After only one year in office, the Ambassador of Uzbekistan to the EU, Mr. Dilyor Khakimov, has coordinated the visits of several Uzbek delegations in Brussels, including those of Governors from the Djizzakh and Bukhara regions. Before coming to Brussels, Mr. Khakimov spent time in Washington D.C. and New York and has extensive experience in diplomatic affairs. This month he speaks to Brussels Express about his experience in Belgium, the beauty of the Silk Road Uzbek landscape, and much more.
Could you tell us about your impressions on Belgian people, the highlights of your first year in office?
It’s slightly over one year since I came to Belgium. As an Ambassador, it has been one of the best experiences in my professional career in terms of representing my country in such a vivid, friendly and dynamic environment. And I don’t mean only the official institutions but also the Belgian people. They are very warm, friendly, open, multicultural, and I could go on about the qualities I have observed so far. It has been very enjoyable to live and work in Brussels.
Over the past year we have seen a number of important events, starting last year with the visit of our Foreign Affairs Minister for the Cooperation Council Meeting, a meeting with the High Representatives of the European Union. A meeting was also held with the Belgian Minister of Foreign Affairs, Mr. Didier Reynders.
That also includes a number of visits by other delegations. On a reciprocity basis we have seen travel to Uzbekistan over the last year by High Representative of the Union for Foreign Affairs, Ms. Federica Mogherini, in November of last year to Samarkand, and in March of 2018 to Tashkent. Her first visit was for the International Conference on the Future Development of Central Asia; the second one was on Afghanistan.
Beyond we also helped to ministerial meetings between the European Union and the Ministers of Foreign Affairs of Central Asia during those visits.
Recently we organized the visits of different Uzbek delegations to Belgium this summer. That includes bilateral political consultations between Belgium and Uzbekistan in early June. And the delegation was led by the then deputy of Foreign Affairs, Mr. Azduvakhitov.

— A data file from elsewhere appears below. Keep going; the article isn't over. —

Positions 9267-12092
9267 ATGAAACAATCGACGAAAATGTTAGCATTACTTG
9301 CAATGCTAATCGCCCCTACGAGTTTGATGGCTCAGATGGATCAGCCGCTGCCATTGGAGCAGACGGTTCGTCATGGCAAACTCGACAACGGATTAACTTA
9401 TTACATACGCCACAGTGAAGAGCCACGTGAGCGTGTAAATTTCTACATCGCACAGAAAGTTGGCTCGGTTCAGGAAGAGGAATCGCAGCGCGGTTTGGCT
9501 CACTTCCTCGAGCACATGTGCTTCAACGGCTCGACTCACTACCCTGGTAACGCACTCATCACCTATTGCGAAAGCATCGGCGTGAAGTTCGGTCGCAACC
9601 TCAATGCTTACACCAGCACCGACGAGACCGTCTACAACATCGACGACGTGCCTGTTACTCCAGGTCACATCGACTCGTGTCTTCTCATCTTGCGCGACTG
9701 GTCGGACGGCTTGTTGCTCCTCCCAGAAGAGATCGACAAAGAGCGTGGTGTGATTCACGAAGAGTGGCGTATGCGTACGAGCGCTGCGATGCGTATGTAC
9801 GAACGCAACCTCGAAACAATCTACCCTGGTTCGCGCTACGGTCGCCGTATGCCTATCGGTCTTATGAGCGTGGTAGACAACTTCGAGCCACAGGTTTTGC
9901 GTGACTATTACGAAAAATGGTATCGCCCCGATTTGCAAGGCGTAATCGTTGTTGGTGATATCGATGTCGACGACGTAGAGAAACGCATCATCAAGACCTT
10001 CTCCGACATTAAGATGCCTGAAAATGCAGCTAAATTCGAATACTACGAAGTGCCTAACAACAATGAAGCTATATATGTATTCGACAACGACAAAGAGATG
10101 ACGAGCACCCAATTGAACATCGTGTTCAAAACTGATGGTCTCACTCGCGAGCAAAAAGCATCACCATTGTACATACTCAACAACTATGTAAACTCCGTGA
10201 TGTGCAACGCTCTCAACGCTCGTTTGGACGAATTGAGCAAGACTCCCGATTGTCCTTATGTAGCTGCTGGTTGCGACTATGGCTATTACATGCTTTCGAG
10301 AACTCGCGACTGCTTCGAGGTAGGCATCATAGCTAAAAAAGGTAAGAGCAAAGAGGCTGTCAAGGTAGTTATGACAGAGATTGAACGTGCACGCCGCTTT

We had the visits of other dignitaries including, in July, the Minister of Foreign Trade, Jamshid Khodjaev, who came here with a big delegation of Uzbek officials to hold operation committee meetings with European Union officials.
Also the Chairman of State Customs Committee, Mr. Azimov. He came to participate in one of the World Trade Customs Organization meetings. The goal of the meeting was to choose a new General Secretary of the World Trade Customs Organization.
And there was also the delegation visit of the Chairperson of the Uzbekistan Silk Producers.
Recently two Uzbek Governors came to Brussels. Could you elaborate a little on those visits?
We received the Governors of the Djizzakh region, and the Governor of Bukhara region. These visits were very rich in terms of bilateral contacts between Uzbekistan and Belgium, and Uzbekistan and the European Union.
For the last two years, Uzbekistan could be characterized as a country of sweeping reforms. Our President, his Excellency Mr. Shavkat Mirziyoyev, initiated large-scale and nation-wide reforms programs. The core of those reforms is to give priority to the interests of Uzbek people, and economy and development.
Our government is promoting open, transparent and competitive economic reforms in terms of seeking foreign investment, technology, transfer of knowledge from our leading partners, namely the European Union.
One of the implementations of this open policy is to foster our foreign relations, meaning our Governors traveling abroad to develop business opportunities in their own regions, promote investment opportunities.
How does Uzbekistan promote tourism abroad?
You know that Uzbekistan is a land of ancient culture and ancient traditions. The Silk Road is well known in the tourist industry, and in Uzbekistan, one can visit historical Silk Road sites such as Bukhara, Samarkand, Khiva, which are some of the best known. Some less known are located in the Ferghana Valley, a region where all these silk trading routes used to run through.
Tourism is part of our economic development agenda in Uzbekistan. We want to bring our historical heritage to the world and make it a viable economic industry. There would be job generation, of course, but it also opens the country to interaction with the world at large.
From 15th of July, Uzbekistan introduced a system of registering and issuing electronic entry visas via E-VISA.UZ, and this measure includes Belgium.
Uzbekistan introduced a visa-free entry, temporary stay and departure from Uzbekistan through checkpoints of citizens of 101 states that transit through Uzbekistan at international airports for a period of not more than five days. In this case, passengers must have an air ticket to a third country. The carrier must provide the Border Guard units of the State Security Service of Uzbekistan with timely information on passengers.